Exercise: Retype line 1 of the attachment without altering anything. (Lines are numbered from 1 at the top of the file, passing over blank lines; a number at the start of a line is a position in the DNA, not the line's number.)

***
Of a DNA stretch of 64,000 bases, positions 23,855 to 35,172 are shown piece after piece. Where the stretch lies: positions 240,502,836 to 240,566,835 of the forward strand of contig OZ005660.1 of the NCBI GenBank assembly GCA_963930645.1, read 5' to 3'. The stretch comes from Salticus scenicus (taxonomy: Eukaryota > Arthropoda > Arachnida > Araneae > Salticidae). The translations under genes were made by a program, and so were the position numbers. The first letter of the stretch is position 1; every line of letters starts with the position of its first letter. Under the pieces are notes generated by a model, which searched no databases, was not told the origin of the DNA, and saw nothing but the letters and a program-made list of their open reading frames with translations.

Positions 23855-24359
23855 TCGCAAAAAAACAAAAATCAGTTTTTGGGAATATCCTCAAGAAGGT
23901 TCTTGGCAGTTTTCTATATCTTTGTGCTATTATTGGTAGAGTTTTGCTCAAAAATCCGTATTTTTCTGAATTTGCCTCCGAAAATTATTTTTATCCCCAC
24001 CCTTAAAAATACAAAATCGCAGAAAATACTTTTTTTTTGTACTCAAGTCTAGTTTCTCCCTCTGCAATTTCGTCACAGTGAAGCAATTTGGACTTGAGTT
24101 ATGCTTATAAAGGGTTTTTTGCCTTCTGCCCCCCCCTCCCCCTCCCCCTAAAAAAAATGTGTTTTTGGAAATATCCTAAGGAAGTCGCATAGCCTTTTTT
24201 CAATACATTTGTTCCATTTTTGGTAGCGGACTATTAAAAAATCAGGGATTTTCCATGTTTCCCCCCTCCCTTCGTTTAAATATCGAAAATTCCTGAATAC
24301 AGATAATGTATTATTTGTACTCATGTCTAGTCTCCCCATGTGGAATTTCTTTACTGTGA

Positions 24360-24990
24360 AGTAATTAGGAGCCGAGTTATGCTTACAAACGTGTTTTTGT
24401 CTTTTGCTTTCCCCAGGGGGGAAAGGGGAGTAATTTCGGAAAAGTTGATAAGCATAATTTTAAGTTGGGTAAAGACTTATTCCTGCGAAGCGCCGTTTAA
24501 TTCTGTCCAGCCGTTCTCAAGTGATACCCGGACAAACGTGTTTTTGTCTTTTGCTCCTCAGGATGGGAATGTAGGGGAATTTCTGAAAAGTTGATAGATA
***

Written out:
Of a DNA stretch of 64,000 bases, positions 23,855 to 35,172 are shown piece after piece. Where the stretch lies: positions 240,502,836 to 240,566,835 of the forward strand of contig OZ005660.1 of the NCBI GenBank assembly GCA_963930645.1, read 5' to 3'. The stretch comes from Salticus scenicus (taxonomy: Eukaryota > Arthropoda > Arachnida > Araneae > Salticidae). The translations under genes were made by a program, and so were the position numbers. The first letter of the stretch is position 1; every line of letters starts with the position of its first letter. Under the pieces are notes generated by a model, which searched no databases, was not told the origin of the DNA, and saw nothing but the letters and a program-made list of their open reading frames with translations.